Hydroxychloroquine no more effective than placebo for relieving osteoarthritis hand pain
Hydroxychloroquine is no more effective than placebo for relieving moderate to severe hand pain and radiographic osteoarthritis. The findings of a randomized trial are published in Annals of Internal Medicine. (2018-02-19)

Jymmin: How a combination of exercise and music helps us feel less pain
Pain is essential for survival. However, it could also slow rehabilitation, or could become a distinct disorder. How strongly we feel it depends on our individual pain threshold. Scientists at the Max Planck Institute for Human Cognitive and Brain Sciences in Leipzig discovered that this threshold can be increased by a new fitness method called Jymmin. It combines working out on gym machines with free musical improvisation -- and makes us less sensitive towards physical discomfort. (2018-02-19)

Pilot study in Kenya shows link between chronic pain and glutamate consumption
Preliminary research from a small pilot study carried out in Meru, in eastern Kenya, shows a link between chronic pain and consumption of glutamate, a common flavor enhancer found in Western and non-Western diets worldwide. (2018-02-16)

New guideline warns pain benefits of medical cannabis overstated
A new medical guideline suggests Canada's family physicians should take a sober second thought before prescribing medical cannabis to most patients. Published in Canadian Family Physician, (2018-02-15)

Rock art: Life-sized sculptures of dromedaries found in Saudi Arabia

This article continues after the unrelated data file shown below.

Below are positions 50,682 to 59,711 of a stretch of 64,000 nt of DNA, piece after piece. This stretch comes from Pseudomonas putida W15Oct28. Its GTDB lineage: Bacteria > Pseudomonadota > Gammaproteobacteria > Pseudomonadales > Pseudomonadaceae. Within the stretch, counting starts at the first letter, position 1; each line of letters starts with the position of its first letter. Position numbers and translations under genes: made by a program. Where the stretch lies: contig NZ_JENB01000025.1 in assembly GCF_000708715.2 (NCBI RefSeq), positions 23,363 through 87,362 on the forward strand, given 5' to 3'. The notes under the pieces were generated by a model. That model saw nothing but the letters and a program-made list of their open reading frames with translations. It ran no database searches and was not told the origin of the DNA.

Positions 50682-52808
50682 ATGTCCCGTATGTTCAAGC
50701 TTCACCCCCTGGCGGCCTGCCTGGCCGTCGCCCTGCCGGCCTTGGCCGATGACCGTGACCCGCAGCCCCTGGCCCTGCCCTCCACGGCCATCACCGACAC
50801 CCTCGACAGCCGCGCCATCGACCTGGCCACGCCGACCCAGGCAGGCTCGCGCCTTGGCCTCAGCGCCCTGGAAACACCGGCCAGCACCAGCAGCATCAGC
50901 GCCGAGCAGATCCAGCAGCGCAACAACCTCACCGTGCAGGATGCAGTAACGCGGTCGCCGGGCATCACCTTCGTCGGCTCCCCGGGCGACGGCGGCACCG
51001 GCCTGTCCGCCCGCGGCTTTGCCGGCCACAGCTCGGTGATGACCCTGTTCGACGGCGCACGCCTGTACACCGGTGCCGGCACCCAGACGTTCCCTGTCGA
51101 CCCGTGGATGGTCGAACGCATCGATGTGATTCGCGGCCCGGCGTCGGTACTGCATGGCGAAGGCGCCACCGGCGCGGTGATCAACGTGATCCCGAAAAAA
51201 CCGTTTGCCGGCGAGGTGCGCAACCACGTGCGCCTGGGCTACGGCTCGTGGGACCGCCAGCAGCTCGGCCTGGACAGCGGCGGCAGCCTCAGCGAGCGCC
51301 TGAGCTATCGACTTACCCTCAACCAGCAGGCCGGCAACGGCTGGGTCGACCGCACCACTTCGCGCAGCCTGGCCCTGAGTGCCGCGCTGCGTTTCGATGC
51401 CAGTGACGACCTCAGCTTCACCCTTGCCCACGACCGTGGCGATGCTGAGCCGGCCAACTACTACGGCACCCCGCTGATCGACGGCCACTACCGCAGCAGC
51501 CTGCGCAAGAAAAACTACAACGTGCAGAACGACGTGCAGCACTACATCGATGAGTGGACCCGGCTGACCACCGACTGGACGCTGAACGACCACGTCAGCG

At a remarkable site in northwest Saudi Arabia, a CNRS archaeologist and colleagues from the Saudi Commission for Tourism and National Heritage have discovered camelid sculptures unlike any others in the region. They are thought to date back to the first centuries BC or AD. The find sheds new light on the evolution of rock art in the Arabian Peninsula. (2018-02-13)

Medical cannabis significantly safer for elderly with chronic pain than Opioids
The new study, published in The European Journal of Internal Medicine, found cannabis therapy is safe and efficacious for elderly patients who are seeking to address cancer symptoms, Parkinson's disease, post-traumatic stress disorder, ulcerative colitis, Crohn's disease, multiple sclerosis, and other medical issues. After six months, more than 18 percent of patients surveyed had stopped using opioid analgesics or had reduced their dosage. (2018-02-13)

Altered pain processing after opioid discontinuation
An imaging study of the brain and spinal cord published in JNeurosci reveals pain processing changes in healthy men after receiving a short-term application of a strong opioid. The research provides a plausible mechanism underlying increased pain sensitivity after discontinuation of opioid medication. (2018-02-12)

Researchers discover brain pathway that dissociates opioid addiction from analgesia
Study results may provide mechanism to make opioids safer and more efficient. (2018-02-12)